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I am trying to write a physics engine from scratch to get a better understanding of them. It worked pretty good so far, but there is one thing, i can't get my head around:

Example:

If i have a rigid body ( for example circles or rectangles) and i am applying a force F at a point P to it. Now my problem is to figure out, how this force will affect translation speed and rotation speed of the rigid body. So far i have figured out, that it might has to do with the center of mass and the moment of inertia.

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So far i have figured out, that it might has to do with the center of mass and the moment of inertia.

You're right, it does have to do with the center of mass and the inertia.

The resultant force is simply, the original force plus the force applied. The resultant torque is equal to the original torque plus the cross product of the force vector with the radius (the vector from the COM to the point of application of force. This holds true for both 2 dimensions and 3 dimensions.

All in all, the simple AddForceAtPosition function will be:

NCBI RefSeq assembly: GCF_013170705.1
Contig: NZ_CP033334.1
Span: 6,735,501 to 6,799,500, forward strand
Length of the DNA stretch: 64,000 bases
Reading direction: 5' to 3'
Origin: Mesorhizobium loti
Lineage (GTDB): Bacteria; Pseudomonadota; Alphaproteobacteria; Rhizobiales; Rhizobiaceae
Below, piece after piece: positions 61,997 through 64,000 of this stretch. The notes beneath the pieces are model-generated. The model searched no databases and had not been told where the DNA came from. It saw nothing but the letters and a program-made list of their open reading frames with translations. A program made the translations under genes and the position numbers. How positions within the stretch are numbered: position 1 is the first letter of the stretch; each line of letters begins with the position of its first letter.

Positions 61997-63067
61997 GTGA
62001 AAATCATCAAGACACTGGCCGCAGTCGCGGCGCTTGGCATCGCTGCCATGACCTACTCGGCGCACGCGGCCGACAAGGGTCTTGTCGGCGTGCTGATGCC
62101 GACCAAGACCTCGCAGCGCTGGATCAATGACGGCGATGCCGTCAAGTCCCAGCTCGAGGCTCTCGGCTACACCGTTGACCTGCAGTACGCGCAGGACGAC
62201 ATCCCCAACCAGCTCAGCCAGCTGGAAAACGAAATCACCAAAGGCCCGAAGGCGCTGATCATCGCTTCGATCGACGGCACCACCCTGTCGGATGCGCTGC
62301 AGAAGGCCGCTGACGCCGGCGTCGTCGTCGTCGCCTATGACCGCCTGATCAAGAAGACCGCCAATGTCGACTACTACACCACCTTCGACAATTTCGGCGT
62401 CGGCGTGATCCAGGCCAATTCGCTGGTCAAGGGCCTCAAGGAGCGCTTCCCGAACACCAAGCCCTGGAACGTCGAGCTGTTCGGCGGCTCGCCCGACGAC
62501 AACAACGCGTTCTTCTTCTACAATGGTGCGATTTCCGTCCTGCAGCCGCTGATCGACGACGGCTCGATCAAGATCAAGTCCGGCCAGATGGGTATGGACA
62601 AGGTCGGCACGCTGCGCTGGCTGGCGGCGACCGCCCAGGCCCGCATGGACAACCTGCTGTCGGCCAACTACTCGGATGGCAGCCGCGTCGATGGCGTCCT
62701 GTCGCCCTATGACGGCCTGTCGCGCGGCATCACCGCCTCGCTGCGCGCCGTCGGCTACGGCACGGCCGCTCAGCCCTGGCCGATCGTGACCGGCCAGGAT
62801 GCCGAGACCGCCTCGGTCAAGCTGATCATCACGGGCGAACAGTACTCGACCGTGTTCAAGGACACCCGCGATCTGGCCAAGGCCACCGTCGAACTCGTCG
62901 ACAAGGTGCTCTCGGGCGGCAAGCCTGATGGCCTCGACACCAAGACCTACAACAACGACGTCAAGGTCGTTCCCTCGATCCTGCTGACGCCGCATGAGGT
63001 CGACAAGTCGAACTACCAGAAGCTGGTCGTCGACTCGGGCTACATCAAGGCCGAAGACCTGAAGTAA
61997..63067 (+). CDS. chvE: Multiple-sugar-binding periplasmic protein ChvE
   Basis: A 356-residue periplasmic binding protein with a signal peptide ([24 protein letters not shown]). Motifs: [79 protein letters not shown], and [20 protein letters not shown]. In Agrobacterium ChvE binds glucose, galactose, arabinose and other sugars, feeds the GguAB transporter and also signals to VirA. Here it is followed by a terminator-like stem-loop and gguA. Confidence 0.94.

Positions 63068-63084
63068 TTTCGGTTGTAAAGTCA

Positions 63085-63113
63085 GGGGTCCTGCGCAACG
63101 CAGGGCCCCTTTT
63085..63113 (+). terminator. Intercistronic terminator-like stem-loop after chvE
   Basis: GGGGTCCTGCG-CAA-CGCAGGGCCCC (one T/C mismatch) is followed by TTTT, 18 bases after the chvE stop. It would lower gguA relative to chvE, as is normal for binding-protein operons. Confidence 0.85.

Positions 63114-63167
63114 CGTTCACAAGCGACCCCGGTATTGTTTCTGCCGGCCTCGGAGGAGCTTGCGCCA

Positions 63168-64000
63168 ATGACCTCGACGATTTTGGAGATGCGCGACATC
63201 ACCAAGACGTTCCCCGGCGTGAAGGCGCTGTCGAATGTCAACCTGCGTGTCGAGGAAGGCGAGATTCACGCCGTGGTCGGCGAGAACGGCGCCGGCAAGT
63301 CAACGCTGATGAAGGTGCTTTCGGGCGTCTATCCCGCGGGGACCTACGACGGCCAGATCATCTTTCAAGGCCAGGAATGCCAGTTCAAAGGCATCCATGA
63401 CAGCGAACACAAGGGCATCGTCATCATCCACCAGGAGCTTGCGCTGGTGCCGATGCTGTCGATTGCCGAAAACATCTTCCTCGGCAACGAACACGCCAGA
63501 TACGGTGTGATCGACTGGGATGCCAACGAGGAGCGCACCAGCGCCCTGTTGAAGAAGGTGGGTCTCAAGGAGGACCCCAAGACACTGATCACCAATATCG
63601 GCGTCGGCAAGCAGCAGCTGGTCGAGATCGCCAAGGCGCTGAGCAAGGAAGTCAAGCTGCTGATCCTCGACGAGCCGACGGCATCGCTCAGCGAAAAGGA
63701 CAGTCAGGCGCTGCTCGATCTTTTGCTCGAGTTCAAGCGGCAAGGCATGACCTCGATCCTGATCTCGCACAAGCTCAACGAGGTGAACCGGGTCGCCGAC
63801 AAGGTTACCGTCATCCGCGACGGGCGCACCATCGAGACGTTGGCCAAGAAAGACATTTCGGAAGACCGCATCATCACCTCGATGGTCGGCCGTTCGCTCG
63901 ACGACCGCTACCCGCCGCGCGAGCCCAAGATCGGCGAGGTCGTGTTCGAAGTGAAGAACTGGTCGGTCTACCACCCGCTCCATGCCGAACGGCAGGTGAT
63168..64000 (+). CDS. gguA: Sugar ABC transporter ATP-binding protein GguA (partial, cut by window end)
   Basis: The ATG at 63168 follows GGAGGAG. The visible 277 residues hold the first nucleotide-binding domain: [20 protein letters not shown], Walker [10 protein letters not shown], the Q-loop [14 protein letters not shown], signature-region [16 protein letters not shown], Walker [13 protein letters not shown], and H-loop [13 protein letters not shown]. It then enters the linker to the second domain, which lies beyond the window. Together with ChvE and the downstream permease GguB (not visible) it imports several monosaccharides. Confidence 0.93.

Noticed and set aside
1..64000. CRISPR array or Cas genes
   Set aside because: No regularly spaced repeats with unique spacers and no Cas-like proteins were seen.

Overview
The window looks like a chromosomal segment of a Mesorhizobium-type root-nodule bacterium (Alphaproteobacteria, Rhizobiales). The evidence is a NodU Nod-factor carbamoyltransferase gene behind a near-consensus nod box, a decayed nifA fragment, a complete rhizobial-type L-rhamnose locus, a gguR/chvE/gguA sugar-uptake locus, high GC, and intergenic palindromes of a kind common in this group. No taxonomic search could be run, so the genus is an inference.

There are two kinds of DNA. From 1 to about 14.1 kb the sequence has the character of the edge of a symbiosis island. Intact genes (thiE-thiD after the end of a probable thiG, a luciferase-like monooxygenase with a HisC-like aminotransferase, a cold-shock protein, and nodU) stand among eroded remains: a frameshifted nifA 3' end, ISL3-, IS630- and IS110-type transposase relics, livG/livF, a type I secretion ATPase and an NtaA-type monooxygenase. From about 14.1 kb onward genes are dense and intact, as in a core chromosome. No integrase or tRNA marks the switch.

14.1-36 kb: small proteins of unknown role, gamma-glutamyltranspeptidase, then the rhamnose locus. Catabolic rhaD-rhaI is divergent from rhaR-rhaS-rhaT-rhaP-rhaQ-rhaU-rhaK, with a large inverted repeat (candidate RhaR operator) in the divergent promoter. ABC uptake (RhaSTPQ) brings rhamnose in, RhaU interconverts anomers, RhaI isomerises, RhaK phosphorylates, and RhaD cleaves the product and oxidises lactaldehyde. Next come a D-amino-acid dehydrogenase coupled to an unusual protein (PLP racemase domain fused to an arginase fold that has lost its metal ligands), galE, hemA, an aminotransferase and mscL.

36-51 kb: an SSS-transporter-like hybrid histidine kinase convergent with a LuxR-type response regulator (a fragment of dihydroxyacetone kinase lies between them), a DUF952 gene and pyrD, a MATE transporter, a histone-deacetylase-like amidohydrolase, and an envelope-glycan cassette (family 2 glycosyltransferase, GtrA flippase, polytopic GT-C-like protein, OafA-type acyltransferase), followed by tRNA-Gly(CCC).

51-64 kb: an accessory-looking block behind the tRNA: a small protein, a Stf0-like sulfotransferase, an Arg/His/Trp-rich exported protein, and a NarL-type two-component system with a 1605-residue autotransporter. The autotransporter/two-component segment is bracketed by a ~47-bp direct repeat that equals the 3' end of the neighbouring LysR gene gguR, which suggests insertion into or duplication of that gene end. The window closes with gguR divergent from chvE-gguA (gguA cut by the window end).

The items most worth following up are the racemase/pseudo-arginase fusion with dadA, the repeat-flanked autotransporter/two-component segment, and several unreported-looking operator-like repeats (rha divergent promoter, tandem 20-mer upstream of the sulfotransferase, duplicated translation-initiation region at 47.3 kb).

void AddForceAtPosition(Vector3 f, Vector3 point)
{
    force += f;
    torque += cross(point - centerOfMass, f);
}

In 2D the cross product of two vectors is a scalar in the Z direction, whose value is governed by this formula:

cross(a, b) = a.x * b.y - a.y * b.x

Or simply the determinant of both the 2D vectors A and B.

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  • \$\begingroup\$ It might be worth noting that as this system evolves, if you maintain the same linear force, then the torque will change due to the cross product changing. The torque tends to 0 as your rigid body "straightens out" its motion to be parallel to the force vector. \$\endgroup\$ – dannuic Jan 27 '16 at 18:50
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Might not be useful but for a simple equation F=(mv^2)/r where f is the force, m is mass, v velocity and r radius. I'm not 100% sure but I think inertia is the force acting to slow down an object not speed it up.

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